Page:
Had

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Revisão de 19h46min de 22 de agosto de 2007 por Dyulax (discussão | contribs)
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Egyptiangods.jpg
A Enéade


Shu
Tefnut
Nut
Geb

Néftis
Osíris
Ísis
Set

A Ogdóade

Nu/Naunet
Amoun/Amaunet

Kuk/Kauket
Huh/Hauhet

Outros Deuses Egípcios

Anúbis
Anuket
Apófis
Apep
Ápis
Aten
Bast
Bés
Hadit
Hapi
Hathor
Hórus
Harpócrates
Khepri

Khonsu
Khnum
Maat
Mentu
Neith
Nuit
Ptah
Sebek
Sekhmet
Seshet
Tahuti
Tawaret
Tum

Had! a manifestação de Nuit! (AL I,1)

O desvelar da compania do Céu. (AL I,2)


Had is, quite simply, the word for 'manifestation' in Thelema. It would perhaps be more accurate to consider Had to be a verb, to manifest, and even then an active verb, manifesting would be more accurate still. There is contained in it an element, however, of time and duration, but of a process rather than a thing.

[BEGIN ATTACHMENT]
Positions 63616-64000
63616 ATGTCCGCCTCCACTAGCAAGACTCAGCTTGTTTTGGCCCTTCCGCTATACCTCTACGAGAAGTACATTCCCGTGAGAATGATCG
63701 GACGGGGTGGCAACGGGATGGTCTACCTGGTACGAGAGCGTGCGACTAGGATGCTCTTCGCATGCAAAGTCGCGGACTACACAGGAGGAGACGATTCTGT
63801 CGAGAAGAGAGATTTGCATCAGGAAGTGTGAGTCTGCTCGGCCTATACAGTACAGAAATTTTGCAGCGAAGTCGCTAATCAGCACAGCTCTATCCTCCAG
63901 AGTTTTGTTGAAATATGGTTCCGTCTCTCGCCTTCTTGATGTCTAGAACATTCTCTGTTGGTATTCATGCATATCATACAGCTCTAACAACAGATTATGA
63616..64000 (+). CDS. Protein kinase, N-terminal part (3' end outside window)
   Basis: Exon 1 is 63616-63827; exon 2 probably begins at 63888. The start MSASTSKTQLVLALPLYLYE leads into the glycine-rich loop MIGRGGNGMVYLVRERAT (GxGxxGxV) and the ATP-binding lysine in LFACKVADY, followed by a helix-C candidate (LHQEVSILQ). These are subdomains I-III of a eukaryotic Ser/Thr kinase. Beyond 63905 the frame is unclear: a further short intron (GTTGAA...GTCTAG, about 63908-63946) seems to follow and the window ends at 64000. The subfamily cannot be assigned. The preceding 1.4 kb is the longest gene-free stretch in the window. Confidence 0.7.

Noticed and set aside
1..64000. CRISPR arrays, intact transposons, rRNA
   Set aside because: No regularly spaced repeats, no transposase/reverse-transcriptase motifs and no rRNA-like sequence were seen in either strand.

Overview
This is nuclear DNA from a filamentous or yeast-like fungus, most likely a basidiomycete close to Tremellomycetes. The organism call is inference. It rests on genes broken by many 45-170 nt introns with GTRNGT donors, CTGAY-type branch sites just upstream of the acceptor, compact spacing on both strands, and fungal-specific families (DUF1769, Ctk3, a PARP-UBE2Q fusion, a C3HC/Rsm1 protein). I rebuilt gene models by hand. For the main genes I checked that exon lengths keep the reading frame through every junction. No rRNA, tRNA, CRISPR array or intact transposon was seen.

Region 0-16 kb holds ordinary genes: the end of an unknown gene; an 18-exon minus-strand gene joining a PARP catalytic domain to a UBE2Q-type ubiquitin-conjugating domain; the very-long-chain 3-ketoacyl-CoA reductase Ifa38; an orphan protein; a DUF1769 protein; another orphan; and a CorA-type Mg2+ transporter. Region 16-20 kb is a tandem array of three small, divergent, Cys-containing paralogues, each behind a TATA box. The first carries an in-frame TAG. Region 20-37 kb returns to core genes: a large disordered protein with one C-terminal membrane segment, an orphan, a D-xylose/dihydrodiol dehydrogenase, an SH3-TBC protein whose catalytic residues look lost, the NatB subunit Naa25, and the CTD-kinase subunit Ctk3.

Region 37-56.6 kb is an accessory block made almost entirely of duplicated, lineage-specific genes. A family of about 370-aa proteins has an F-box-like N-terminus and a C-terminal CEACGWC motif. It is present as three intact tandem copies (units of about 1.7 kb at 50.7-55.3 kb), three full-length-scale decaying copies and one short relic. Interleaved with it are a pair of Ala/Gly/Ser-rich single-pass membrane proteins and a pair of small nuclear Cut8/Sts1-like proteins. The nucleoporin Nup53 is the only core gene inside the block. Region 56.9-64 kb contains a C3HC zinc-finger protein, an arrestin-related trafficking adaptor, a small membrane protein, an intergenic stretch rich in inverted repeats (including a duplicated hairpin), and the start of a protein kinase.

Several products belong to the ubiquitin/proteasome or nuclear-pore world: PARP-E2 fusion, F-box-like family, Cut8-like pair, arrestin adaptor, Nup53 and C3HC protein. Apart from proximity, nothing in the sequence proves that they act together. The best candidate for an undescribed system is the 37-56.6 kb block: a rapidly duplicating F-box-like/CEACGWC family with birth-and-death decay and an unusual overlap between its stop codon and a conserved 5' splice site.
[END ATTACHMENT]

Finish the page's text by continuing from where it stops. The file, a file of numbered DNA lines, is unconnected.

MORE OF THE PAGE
When the '-it' ending is added, this notion of becoming is reified into the winged disk of the Sun identified on the Stélé of Revealing as "Hadit, the great god, the lord of the sky."

No Livro da Lei, Hadit states,

"I am the flame that burns in every heart of man and in the core of every star." (AL II,6)

O complemento de Had é Nu.

Ver também: Hadit

Crowley on Had

"Nu conceals Had because He is Everywhere in the Infinite, and She manifests Him for the same reason. See verse 3. Every Individual manifests the Whole; and the Whole conceals every Individual. The Soul interprets the Universe; and the Universe veils the Soul. Nature understands Herself by becoming self-conscious in Her units; and the Consciousness loses its sense of separateness by dissolution in Her."

Referências